Blood Pressure Drug Boosts Chemotherapy Delivery in Mice

One reason chemotherapies fail is that blood vessels are collapsed in the middle of tumors, blocking the delivery of anticancer drugs. Now, new research suggests that a blood pressure drug called losartan may facilitate chemotherapy throughout tumors. Losartan decompresses tumor blood vessels, increasing blood flow and chemotherapy drug delivery in mouse models of breast and pancreatic cancer. To see if these findings will also hold for people, a phase II clinical trial of pancreatic cancer patients is underway. This trial is currently accepting new participants.


Blood Pressure Drug Boosts Chemotherapy Delivery in Mice

One reason chemotherapies fail is that blood vessels are collapsed in the middle of tumors, blocking the delivery of anticancer drugs. Now, new research suggests that a blood pressure drug called losartan may facilitate chemotherapy throughout tumors. Losartan decompresses tumor blood vessels, increasing blood flow and chemotherapy drug delivery in mouse models of breast and pancreatic cancer. To see if these findings will also hold for people, a phase II clinical trial of pancreatic cancer patients is underway. This trial is currently accepting new participants.


Blood Pressure Drug Boosts Chemotherapy Delivery in Mice

One reason chemotherapies fail is that blood vessels are collapsed in the middle of tumors, blocking the delivery of anticancer drugs. Now, new research suggests that a blood pressure drug called losartan may facilitate chemotherapy throughout tumors. Losartan decompresses tumor blood vessels, increasing blood flow and chemotherapy drug delivery in mouse models of breast and pancreatic cancer. To see if these findings will also hold for people, a phase II clinical trial of pancreatic cancer patients is underway. This trial is currently accepting new participants.


New Targets for Melanoma Immunotherapies

Seven new genes have been linked to melanoma, say researchers at the National Cancer Institute, providing potential targets for antitumor immunotherapy drugs. These genes are overexpressed in melanomas, but are hardly active in normal tissue, so targeting them should have minimal side effects. Two of the genes are specific to melanoma (CSPG4 and SOX10), while the remaining five are in a well-known family of cancer genes (CSAG2, IL13RA2, MAGEA3, MAGEC2, and PRAME). The researchers hope to engineer people’s immune cells to recognize these targets and kill melanoma cells, a strategy that is currently being tested in clinical trials for other types of cancer. In addition, the researchers are extending their search for immunotherapy targets to pancreatic cancer.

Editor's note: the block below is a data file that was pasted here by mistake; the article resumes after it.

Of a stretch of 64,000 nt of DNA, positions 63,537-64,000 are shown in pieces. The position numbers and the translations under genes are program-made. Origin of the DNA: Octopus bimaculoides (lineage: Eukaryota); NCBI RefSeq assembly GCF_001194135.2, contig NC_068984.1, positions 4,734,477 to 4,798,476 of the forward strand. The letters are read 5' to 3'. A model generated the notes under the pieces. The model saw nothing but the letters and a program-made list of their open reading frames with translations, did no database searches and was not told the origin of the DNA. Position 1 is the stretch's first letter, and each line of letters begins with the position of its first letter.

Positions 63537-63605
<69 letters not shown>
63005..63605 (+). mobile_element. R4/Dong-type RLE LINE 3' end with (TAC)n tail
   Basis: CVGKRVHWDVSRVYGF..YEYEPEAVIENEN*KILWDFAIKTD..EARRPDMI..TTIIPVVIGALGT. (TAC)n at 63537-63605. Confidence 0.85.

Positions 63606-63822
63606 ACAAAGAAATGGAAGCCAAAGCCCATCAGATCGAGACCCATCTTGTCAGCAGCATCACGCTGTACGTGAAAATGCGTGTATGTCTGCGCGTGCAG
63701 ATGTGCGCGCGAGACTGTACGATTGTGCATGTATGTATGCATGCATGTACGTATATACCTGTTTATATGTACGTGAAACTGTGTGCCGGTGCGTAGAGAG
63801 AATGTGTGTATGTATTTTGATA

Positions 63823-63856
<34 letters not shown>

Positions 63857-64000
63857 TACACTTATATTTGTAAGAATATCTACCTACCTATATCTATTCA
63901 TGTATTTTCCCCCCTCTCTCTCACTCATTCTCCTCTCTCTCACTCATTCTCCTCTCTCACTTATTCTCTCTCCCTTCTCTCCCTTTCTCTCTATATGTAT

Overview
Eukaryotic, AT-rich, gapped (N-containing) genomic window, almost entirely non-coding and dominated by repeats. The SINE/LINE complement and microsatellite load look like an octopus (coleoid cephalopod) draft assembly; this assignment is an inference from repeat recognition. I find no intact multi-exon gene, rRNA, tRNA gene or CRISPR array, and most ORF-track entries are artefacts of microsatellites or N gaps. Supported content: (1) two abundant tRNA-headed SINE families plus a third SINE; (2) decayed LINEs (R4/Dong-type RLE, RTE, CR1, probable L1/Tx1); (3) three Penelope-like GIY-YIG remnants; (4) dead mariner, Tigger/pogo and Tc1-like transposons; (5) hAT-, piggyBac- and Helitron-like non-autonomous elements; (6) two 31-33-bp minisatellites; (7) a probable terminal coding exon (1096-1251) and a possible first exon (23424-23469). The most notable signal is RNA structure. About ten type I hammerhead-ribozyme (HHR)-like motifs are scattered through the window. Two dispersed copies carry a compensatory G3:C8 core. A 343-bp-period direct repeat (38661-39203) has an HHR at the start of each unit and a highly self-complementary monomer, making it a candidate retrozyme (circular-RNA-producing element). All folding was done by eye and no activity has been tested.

Indirect Approach May Finally Make Inhibition of Cancer Gene KRAS Possible

The KRAS gene is mutated in one-third of tumors and its importance in promoting the growth of cancer cells has been known for decades. However, efforts to develop a KRAS inhibitor have so far been unsuccessful. Now, researchers may have found a way to suppress KRAS indirectly using a drug called deltarasin. To function properly, KRAS needs to be attached to the cell’s membrane, a process aided by the transport protein PDE-δ. Deltarasin blocks PDE-δ, preventing KRAS from anchoring to the cell membrane. A recent study showed that deltarasin reduced the growth of KRAS-mutant tumor cells both in cell culture and in a mouse model of pancreatic cancer.


Drug Activated When Oxygen is Low Could Target Melanomas

Many tumors have oxygen-depleted areas; and the cells there are more likely to invade, spread, and resist current treatments. But a new experimental cancer drug, called TH-302, is activated when oxygen is low. In a phase I clinical trial of 34 people with melanoma, TH-302 shrank tumors in 7 people and kept tumors from getting worse in 12 more people. Now, researchers have begun a phase II trial that will include up to 40 people with melanoma. This drug could also treat a variety of cancers and phase III trials are currently underway for soft tissue sarcoma and pancreatic cancer.